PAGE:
ML 67912

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Band-tailed Guan -- Penelope argyrotis More
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call

mechanical sound

 

 

Paul A Schwartz
13 Apr 1970 at 05:45

    Geography
  • Venezuela
    Aragua
    Locality
  • Rancho Grande; km 21
    Latitude/Longitude
  • 10.3666667   -67.6833333
    Elevation
  • 1050 meters
    Channels
  • Mono
    Sampling Rate
    Bit Depth
    Recorders
  • NAGRA III
    Microphones
  • Electro-Voice 650
    Accessories
  • Parabola 91.4cm (36in)
    Equipment Note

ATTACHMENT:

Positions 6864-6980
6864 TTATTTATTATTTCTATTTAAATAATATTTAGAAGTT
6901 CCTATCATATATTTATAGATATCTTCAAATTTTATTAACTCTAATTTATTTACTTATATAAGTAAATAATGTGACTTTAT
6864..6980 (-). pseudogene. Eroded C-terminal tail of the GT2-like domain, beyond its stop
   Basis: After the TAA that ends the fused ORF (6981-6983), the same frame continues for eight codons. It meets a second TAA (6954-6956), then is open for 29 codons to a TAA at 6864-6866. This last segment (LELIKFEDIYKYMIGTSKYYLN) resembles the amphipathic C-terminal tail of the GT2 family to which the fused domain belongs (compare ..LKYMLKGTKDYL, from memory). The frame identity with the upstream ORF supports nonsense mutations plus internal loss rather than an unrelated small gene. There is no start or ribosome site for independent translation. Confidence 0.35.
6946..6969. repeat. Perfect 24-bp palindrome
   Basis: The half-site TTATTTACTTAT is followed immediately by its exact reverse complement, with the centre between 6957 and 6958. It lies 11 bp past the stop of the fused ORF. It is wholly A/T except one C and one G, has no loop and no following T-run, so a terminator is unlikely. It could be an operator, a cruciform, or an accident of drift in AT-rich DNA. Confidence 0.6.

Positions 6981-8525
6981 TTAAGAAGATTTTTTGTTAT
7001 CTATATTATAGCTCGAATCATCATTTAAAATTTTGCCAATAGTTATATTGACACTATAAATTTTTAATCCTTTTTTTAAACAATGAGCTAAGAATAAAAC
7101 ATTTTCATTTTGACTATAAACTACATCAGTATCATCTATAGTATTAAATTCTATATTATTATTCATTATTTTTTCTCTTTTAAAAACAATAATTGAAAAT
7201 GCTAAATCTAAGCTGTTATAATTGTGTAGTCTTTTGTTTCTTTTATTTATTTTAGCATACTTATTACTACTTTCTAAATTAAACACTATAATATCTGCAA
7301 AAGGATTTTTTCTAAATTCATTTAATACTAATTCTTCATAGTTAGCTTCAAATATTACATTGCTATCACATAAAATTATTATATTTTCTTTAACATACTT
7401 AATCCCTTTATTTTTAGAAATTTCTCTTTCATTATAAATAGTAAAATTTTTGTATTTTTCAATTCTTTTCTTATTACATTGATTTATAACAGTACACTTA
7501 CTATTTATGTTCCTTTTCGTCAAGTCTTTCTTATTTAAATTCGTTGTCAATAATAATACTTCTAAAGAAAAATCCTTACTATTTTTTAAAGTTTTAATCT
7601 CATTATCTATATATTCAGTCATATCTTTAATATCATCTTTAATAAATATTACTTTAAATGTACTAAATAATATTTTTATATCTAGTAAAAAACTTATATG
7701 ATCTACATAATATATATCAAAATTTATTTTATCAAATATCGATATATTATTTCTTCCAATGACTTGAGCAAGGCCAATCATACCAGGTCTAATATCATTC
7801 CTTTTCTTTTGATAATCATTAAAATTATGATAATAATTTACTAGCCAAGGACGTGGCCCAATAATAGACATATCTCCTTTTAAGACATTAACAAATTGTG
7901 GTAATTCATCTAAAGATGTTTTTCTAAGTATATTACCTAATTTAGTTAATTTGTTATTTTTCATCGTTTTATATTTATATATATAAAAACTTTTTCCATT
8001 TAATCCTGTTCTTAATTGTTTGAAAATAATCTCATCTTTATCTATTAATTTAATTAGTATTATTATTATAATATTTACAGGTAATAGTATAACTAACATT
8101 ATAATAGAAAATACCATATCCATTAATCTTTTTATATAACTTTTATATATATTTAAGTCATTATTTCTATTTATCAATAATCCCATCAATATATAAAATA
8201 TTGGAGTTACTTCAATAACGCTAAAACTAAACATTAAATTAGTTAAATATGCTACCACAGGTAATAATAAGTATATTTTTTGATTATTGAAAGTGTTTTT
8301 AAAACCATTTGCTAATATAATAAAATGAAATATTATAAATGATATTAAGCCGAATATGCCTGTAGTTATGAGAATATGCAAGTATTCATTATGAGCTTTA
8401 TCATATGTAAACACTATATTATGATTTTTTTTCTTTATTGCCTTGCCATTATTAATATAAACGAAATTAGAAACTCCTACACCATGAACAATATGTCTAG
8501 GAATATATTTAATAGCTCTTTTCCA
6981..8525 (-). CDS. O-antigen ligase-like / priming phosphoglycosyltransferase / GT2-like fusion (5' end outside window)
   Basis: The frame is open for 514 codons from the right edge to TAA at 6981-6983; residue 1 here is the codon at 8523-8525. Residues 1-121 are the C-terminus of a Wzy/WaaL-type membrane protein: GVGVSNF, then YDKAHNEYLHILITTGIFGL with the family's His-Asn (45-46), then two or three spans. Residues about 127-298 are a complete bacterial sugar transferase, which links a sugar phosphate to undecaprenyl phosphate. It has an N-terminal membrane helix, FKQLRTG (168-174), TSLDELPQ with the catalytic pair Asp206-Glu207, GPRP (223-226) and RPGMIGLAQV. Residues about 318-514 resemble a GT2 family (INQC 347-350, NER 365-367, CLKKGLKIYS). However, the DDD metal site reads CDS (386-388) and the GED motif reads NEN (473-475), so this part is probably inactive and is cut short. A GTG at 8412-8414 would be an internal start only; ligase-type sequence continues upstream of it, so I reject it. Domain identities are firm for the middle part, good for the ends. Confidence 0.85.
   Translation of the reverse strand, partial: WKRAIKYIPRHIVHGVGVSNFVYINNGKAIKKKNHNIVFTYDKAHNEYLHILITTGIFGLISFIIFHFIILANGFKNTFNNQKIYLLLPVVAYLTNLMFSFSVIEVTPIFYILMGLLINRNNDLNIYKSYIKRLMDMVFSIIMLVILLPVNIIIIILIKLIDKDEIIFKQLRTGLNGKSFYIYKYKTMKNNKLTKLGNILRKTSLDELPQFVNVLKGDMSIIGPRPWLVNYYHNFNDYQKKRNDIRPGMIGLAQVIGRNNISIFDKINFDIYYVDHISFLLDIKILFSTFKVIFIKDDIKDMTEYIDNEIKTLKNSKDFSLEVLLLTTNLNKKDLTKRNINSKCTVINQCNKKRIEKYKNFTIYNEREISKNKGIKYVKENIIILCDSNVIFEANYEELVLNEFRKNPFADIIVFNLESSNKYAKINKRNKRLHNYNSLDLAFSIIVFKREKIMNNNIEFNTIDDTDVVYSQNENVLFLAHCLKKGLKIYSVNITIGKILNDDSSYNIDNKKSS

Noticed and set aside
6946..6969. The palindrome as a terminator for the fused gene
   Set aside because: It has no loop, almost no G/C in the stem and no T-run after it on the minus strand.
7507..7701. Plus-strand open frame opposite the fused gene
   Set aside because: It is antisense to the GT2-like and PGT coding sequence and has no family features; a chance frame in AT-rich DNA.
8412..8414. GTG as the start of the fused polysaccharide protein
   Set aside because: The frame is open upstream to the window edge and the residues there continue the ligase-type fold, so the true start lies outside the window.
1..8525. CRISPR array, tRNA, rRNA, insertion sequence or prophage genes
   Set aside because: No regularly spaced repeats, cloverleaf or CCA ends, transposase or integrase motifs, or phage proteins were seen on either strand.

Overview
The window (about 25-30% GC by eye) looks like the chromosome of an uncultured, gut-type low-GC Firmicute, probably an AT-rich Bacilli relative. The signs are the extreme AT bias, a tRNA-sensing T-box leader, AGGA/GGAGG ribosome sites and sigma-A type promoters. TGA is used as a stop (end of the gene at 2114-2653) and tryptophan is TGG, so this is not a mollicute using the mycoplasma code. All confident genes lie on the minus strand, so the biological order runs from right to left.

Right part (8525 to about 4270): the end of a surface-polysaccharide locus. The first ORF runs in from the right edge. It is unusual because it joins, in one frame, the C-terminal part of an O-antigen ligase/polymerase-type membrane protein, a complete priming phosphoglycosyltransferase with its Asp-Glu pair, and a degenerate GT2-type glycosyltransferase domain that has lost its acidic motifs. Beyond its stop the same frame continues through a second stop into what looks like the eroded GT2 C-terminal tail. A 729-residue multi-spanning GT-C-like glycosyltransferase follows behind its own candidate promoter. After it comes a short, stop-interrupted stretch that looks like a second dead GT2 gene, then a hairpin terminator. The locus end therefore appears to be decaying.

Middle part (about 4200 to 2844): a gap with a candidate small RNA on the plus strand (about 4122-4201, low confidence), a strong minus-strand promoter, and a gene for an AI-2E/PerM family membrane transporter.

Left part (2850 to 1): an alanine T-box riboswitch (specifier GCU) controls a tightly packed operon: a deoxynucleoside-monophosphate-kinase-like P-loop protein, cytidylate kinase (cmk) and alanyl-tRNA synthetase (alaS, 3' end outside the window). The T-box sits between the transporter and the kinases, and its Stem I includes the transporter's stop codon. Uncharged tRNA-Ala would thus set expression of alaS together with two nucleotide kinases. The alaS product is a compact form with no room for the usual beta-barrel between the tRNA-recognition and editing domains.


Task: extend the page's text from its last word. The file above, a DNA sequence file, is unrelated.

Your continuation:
NOTES: Neotropical Institute Cut # 56. Bulk reel: 382203 tape.1)Ascending whistles, then a display. Quality: 3. Level: +3.Arrived just before 5:30 AM, clear. First sound, a display way up hillside, @ ~ 5:37. Other displays, also way up hillside, heard after that. Then, a display heard closer. Then from this position, ~ the same position as the recording of Cut 55, there came ascending whistles and a display; in the display the bird circled back as yesterday, planing all the while, but this time landed near the starting point but not exactly at it. After this there were two incomplete whistles and a display (not recorded).2) Whistles, cries, whines, displays. Quality: 2-3. Level: +3.From the new position after this there came whines, a couple "aos," then a display. Then aos, whistles, and a display. Then aos, whines, whistles, and displays; the whines are not given by the displaying bird; the whistles apparently are given by displaying bird. Then whistles and displays; then "ao" calls* (also scream by Ciccaba virgata). (Note: @ one place it seems female flew but male remained and he then followed, after some time, with a display; it seems fairly clear that he began the display just (about) immediately on taking off from perch. (Later note says male apparently always, or almost always, begins display immediately on takeoff.) Also, that during display the wings beat so rapidly they are just a blur and not possible to see if [stands?] together above and below bird, but when played @ 1/2 speed, except for first couple of beats, the beats sound as if they are double.*This bird, which is almost surely the displaying bird, then flew down to feed on some cecropias; shortly I saw another bird in there, too, and it may have already been there when the other (the male, presumably), flew down. (Therefore ? once the female is more interested in eating than in being displayed to, the male stops displaying and joins her in pre-mating behavior.) Tape 203. Recap of field notes of Cut 56:First activity, all displays, was well up the ravine, well above A [letters refer to map recordist drew which cannot be replicated here]. Whether of the birds of this "territory" or not, I don't know. However, @ ~ 5:42 a display was heard closer, in about the same position as Cut 55.Recording 1. Parabola focused on that point: ascending whistles and finally a display, with bird circling back (see 1) on editing sheet). Subsequently, while I was trying to focus on the bird's new position, it gave two incomplete whistles, then a display. Apparently the female had previously moved and after this display the male alighted +/- near her; the birds now positioned roughly: female @ A, male near A.Recording 2) Parabola focused on A and can hear whine by female and "ao" calls. What bird gives these I can't be sure; perhaps a third bird, or p erhaps the male, although the display soon heard, and after which a bird is heard to alight in the tree @ A (where presumably the female was whining), seems to start (from its sound) further away than where the bird calling "ao" would seem to have been. However, this may be due to parabola artefact and probably the "ao" bird and displaying bird are same (see 3). Shortly after, the female flew from A to B and in this new position, she gave some "ao" calls.Recording 3) Focus still on A where male gives "ao" calls @ beginning ("ao" calls by female heard in background @ beginning) and then ascending whistles and finally a display flight with his coming to rest @ ~ A-1.Recording 4) Focus then shifts to B where female is calling "ao." Apparently hearing the male giving whistles fairly close she reacts by altering the "aos" to +/- whines and she shows an excitged vocal reaction when the male then makes a display flight (a condition I've frequently noted in the different subsequent observations at other sites: 17/III/73). The male's flight has brought him close to the female this time and hear whines by female and ascending whistles by male. The female apparently moved away through trees, still whining, and male lmade another display flight. Then the female flew actoss road to somewhere between D & E, an area where the birds have been foraging in the early mornings on cecropia and other trees after the display period. The male, after a short visit, obviously silent but with an occasional short call, made a display flight over to C.Recording 5) In position C the male gave a few ascending whistles (only one recorded, the rest "lost" during focusing) and then made a display flight to D. From there he moved to D with a normal flight and began calling "ao" (recorded); when he heard answering "aos" by female, who had moved to E, he flew down there and subsequently both birds were found feeding there. This was ~ 6:00 AM.Note: While birds feeding I tried playing the recordings from Colonia Tovar that I think are "crows" of this species. The result was not enlightening. The birds stopped feeding ~ 1/2 way through recording and first one flew across road to undergrowth, quietly followed by the other (which seemed to be smaller and was perhaps the female); they then disappeared up the hill.

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